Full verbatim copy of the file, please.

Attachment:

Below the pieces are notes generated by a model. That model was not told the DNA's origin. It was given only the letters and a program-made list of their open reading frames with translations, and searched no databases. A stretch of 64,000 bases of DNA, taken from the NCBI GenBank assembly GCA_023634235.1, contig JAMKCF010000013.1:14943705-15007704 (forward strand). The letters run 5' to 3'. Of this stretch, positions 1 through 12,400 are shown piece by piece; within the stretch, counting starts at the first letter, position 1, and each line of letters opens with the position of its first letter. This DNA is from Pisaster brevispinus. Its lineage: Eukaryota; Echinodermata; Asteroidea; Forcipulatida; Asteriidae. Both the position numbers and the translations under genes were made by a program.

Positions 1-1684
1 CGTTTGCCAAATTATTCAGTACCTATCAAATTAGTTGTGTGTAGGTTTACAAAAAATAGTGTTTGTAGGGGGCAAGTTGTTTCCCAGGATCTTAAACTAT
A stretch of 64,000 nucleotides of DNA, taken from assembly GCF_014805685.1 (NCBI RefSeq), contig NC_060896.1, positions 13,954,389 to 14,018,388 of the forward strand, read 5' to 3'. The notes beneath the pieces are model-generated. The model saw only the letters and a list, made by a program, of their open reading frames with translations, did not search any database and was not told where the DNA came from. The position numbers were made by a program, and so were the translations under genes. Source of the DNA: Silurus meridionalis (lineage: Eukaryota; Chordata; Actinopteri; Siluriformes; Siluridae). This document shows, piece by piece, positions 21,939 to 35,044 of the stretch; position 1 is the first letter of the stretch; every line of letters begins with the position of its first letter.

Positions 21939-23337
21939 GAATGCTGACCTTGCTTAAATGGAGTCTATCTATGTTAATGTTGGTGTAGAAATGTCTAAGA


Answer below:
Below the pieces are notes generated by a model. That model was not told the DNA's origin. It was given only the letters and a program-made list of their open reading frames with translations, and searched no databases. A stretch of 64,000 bases of DNA, taken from the NCBI GenBank assembly GCA_023634235.1, contig JAMKCF010000013.1:14943705-15007704 (forward strand). The letters run 5' to 3'. Of this stretch, positions 1 through 12,400 are shown piece by piece; within the stretch, counting starts at the first letter, position 1, and each line of letters opens with the position of its first letter. This DNA is from Pisaster brevispinus. Its lineage: Eukaryota; Echinodermata; Asteroidea; Forcipulatida; Asteriidae. Both the position numbers and the translations under genes were made by a program.

Positions 1-1684
1 CGTTTGCCAAATTATTCAGTACCTATCAAATTAGTTGTGTGTAGGTTTACAAAAAATAGTGTTTGTAGGGGGCAAGTTGTTTCCCAGGATCTTAAACTAT
A stretch of 64,000 nucleotides of DNA, taken from assembly GCF_014805685.1 (NCBI RefSeq), contig NC_060896.1, positions 13,954,389 to 14,018,388 of the forward strand, read 5' to 3'. The notes beneath the pieces are model-generated. The model saw only the letters and a list, made by a program, of their open reading frames with translations, did not search any database and was not told where the DNA came from. The position numbers were made by a program, and so were the translations under genes. Source of the DNA: Silurus meridionalis (lineage: Eukaryota; Chordata; Actinopteri; Siluriformes; Siluridae). This document shows, piece by piece, positions 21,939 to 35,044 of the stretch; position 1 is the first letter of the stretch; every line of letters begins with the position of its first letter.

Positions 21939-23337
21939 GAATGCTGACCTTGCTTAAATGGAGTCTATCTATGTTAATGTTGGTGTAGAAATGTCTAAGA